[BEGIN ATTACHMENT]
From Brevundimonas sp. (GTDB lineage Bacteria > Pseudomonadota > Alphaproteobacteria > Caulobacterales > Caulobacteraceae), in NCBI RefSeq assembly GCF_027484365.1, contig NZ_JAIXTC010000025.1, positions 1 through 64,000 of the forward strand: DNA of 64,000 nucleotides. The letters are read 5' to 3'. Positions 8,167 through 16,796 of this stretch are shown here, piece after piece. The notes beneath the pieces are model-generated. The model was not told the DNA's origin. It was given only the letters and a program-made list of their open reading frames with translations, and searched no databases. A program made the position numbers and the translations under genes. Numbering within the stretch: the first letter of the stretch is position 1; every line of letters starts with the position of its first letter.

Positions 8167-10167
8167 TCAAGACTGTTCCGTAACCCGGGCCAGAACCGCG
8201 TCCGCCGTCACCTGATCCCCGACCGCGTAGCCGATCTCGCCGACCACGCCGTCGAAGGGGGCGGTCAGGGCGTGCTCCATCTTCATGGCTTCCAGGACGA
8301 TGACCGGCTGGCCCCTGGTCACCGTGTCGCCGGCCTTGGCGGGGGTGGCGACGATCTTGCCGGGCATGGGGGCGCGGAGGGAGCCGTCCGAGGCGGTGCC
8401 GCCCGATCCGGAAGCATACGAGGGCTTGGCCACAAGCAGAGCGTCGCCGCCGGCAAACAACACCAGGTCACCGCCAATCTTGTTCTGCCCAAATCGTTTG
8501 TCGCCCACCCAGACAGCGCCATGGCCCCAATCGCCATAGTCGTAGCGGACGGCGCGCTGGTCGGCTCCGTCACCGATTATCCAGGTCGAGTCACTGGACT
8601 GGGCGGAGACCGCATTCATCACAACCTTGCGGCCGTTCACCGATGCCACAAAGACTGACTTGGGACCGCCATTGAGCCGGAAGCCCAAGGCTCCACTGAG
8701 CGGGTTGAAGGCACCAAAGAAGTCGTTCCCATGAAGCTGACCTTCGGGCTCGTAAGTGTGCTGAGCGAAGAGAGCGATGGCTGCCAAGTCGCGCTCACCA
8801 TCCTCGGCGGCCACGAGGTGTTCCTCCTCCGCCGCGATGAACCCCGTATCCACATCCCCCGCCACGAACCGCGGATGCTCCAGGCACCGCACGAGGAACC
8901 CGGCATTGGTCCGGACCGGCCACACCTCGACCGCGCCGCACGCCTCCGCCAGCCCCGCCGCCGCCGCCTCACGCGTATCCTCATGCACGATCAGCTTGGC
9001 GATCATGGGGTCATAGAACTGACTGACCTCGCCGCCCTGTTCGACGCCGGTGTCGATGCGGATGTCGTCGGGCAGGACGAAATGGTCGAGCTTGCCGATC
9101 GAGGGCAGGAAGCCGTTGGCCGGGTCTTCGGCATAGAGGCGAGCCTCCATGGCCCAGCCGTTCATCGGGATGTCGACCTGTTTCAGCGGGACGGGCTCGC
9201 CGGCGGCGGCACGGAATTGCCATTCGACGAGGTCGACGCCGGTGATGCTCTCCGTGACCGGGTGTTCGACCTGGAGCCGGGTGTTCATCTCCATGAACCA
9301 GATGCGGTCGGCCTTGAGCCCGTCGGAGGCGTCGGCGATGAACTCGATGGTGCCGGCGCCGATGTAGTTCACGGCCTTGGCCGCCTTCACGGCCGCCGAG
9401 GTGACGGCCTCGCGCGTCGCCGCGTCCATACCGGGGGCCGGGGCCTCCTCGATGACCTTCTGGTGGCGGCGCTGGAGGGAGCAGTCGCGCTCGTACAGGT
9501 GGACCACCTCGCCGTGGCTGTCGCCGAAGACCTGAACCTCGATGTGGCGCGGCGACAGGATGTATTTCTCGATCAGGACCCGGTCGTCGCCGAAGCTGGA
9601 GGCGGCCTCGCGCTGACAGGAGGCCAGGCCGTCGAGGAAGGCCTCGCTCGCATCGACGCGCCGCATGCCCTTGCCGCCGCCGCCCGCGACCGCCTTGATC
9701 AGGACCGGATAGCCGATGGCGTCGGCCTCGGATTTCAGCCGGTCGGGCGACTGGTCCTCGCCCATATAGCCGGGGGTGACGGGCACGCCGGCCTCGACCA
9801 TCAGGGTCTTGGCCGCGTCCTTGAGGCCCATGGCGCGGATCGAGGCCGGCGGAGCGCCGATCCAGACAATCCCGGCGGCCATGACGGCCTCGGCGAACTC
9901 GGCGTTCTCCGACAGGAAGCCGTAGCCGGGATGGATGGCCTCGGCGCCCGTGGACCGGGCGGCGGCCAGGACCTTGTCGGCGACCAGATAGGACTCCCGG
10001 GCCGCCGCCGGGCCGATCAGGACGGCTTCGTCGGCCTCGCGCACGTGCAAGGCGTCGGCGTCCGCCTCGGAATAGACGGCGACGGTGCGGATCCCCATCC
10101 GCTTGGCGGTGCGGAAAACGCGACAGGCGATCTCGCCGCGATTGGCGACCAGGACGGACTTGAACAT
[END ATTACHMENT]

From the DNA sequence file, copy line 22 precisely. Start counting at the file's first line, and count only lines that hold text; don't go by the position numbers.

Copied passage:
10001 GCCGCCGCCGGGCCGATCAGGACGGCTTCGTCGGCCTCGCGCACGTGCAAGGCGTCGGCGTCCGCCTCGGAATAGACGGCGACGGTGCGGATCCCCATCC